It’s a joy to find Deborah Levy’s Swimming Home on the Man Booker longlist, not because I had marked it down as one of the books of the year (I hadn’t read it before the list was announced, though had got as far as owning it), but because Levy seems to be a genuinely interesting writer who has been working below the radar (okay, my radar) for a number of years now (first novel: 1986)who has teamed up with an exciting new publisher to produce something that deserves the wider attention. To put it another way, she’s neither an established name who doesn’t need the publicity or a one hit wonder landed lucky with their first novel.
But this isn’t about Man Booker, it’s about Swimming Home. In many ways, it’s a typically English novel about some nice middle class people who go on holiday (and it goes a bit wrong). There’s a poet (Joe Jacobs) married to a war journalist (Isabel) with their neglected teenage daughter (Nina), sharing a villa with a couple they don’t even like (Mitchell and Laura) with money worries. A retired doctor (Madeleine Sheridan) watches from a nearby balcony. Luckily the back cover (and Tom McCarthy’s introduction) tells us this is subversive (meaning you won’t sympathise with any of the characters) and Levy throws a damaged young woman into the mix, Kitty Finch – even her name suggests she is at war with herself. Finch is there as a result of an obsession (connection she would probably say – she feels his poems are ‘conversations’ with her) with Joe and quickly presents him with a poem of her own she wants him to read. Her entrance is dramatic – her naked body floating in the pool when the holiday-makers arrive – a scene that will be echoed in the novel’s conclusion. Her nudity is used throughout to unsettle.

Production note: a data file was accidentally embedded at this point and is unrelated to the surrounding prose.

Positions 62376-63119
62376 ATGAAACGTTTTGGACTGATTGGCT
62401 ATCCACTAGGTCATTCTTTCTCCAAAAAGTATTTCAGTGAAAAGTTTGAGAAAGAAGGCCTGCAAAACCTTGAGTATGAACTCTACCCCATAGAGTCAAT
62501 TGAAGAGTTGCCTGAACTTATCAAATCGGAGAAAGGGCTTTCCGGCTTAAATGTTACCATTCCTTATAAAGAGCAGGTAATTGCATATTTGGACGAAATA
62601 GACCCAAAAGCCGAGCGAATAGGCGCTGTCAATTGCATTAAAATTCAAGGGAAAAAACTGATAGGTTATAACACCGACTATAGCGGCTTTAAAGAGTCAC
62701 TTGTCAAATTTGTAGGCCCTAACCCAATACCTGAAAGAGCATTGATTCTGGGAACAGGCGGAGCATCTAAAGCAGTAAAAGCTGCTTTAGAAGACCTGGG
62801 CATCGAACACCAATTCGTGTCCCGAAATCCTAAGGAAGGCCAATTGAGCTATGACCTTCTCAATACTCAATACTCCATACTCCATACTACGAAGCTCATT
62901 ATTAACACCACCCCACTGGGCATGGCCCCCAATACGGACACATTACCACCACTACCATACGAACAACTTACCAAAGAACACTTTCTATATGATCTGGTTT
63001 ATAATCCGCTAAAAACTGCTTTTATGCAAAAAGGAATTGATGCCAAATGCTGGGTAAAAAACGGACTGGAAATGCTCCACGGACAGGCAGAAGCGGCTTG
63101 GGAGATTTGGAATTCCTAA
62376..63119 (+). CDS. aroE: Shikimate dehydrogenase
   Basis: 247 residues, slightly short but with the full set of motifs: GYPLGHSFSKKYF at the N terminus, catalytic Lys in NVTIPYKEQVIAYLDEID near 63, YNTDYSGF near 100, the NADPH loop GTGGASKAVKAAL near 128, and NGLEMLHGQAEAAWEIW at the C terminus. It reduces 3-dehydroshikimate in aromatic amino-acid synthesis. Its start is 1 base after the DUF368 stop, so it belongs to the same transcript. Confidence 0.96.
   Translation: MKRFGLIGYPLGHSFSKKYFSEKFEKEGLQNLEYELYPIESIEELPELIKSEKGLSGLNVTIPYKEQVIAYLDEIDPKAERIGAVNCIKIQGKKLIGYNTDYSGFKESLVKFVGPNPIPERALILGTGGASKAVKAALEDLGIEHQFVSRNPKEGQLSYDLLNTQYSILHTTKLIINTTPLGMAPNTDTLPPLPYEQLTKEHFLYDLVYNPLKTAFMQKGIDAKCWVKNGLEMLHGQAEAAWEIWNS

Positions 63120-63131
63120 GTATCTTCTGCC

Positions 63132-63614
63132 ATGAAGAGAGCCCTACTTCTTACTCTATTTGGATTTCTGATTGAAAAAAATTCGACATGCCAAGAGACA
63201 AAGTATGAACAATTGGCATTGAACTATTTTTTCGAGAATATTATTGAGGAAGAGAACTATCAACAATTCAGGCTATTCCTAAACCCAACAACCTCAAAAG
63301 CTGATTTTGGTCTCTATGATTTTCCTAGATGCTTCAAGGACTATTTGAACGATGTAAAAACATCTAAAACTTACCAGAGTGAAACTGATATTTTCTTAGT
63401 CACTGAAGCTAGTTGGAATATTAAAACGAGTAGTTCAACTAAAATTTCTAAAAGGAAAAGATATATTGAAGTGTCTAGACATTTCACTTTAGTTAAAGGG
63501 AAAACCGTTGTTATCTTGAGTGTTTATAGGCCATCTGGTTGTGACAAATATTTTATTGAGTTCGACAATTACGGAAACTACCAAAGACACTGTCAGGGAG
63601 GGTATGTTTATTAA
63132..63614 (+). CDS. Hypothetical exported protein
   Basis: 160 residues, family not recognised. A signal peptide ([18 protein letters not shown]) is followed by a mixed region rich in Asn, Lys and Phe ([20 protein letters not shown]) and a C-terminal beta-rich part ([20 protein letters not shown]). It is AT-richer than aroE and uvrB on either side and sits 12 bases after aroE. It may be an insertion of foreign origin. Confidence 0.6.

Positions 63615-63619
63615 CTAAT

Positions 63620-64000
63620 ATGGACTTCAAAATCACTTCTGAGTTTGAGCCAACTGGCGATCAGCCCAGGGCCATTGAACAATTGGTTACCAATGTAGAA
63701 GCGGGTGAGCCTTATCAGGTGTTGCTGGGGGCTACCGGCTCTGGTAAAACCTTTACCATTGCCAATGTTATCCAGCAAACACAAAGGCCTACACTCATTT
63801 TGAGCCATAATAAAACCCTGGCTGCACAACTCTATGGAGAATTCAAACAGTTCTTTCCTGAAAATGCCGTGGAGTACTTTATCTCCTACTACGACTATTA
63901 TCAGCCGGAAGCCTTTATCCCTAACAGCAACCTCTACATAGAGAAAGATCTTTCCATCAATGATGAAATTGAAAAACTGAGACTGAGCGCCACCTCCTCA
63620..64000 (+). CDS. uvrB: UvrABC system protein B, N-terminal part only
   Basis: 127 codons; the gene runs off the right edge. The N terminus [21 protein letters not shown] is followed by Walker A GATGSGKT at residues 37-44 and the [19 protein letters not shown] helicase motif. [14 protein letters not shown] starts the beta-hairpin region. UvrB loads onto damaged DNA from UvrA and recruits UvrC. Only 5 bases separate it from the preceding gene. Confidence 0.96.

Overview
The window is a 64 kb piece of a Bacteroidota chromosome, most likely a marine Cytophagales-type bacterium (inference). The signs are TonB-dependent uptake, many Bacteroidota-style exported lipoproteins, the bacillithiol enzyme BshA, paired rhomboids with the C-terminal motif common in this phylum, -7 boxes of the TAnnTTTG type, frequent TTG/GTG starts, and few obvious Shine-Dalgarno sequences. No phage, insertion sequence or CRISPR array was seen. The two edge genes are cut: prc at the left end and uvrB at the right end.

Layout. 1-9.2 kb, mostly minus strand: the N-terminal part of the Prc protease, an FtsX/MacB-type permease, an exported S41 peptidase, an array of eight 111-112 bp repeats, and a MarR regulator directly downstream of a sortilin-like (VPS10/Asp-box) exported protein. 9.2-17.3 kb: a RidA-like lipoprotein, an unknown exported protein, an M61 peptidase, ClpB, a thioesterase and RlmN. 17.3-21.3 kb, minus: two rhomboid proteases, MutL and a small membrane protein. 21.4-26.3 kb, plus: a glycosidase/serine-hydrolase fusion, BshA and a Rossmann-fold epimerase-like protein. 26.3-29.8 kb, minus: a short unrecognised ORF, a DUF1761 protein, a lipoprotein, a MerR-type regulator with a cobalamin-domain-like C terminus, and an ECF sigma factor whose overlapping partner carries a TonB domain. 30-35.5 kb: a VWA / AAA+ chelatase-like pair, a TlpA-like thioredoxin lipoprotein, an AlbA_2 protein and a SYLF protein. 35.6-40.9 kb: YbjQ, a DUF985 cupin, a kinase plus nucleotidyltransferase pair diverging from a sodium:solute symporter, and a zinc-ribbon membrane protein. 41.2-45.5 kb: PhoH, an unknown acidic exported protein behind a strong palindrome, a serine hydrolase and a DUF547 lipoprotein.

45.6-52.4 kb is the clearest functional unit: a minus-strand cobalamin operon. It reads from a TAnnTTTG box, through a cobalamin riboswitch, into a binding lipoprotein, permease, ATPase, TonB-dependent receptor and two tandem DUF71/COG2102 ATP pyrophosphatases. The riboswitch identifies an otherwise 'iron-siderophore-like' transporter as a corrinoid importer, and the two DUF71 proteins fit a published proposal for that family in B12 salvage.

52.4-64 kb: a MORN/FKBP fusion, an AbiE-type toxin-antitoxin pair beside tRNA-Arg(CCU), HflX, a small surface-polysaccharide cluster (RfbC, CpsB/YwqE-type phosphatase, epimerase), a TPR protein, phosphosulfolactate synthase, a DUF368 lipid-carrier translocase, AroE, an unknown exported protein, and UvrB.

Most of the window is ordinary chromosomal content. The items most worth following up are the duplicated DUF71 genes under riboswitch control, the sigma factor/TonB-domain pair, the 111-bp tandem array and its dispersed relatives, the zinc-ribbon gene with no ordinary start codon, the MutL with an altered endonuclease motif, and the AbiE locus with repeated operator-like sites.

It seems Isabel allows Kitty to stay in the hope Joe will sleep with her and give her the final excuse she needs to leave him. Her effect, however, is even more profound – she also shares with Joe a history of depression (which he has written about in his poetry) and has recently stopped her medication:
“…his teenaged years had been tranquilised into a one-season pharmaceutical mist. Or as he had suggested in his most famous poem, now translated into twenty-three languages: a bad fairy made a deal with me, ‘give me your history and I will give you something to take it away.’”
As well as asserting the novel’s subversive tag, the blurb also claims it provides ‘a merciless gaze at the insidious harm that depression can have on apparently stable, well-turned-out people.’ If by ‘merciless’ it means that all the characters are there to be laughed at, then that is certainly true and for those who like their humour cruel (sorry, dark) there is plenty to be had here. The characters, however, veer too much towards satire to reveal much about the nature of depression. If not satirical, Joe’s history (parents killed in the Holocaust) seems a lazy reason to explain his unhappiness; similarly the influence of numerous war zones on Isabel seems phoned in from other novels. Conversely, Kitty’s background in botany seems to be an attempt to add a veneer of character onto her madness. Her effect on Joe is largely ‘explained’ through gaps in the narrative.
Having said that, the novel is skilfully written, with Levy slipping from character to character and unsettling the reader the way the characters feel unsettled (‘FFF,’ as Joe would say). It is also tightly structured and reads lightly like a comedy of manners, keeping its darker side largely hidden until the reader looks back – the very thing the novel warns against.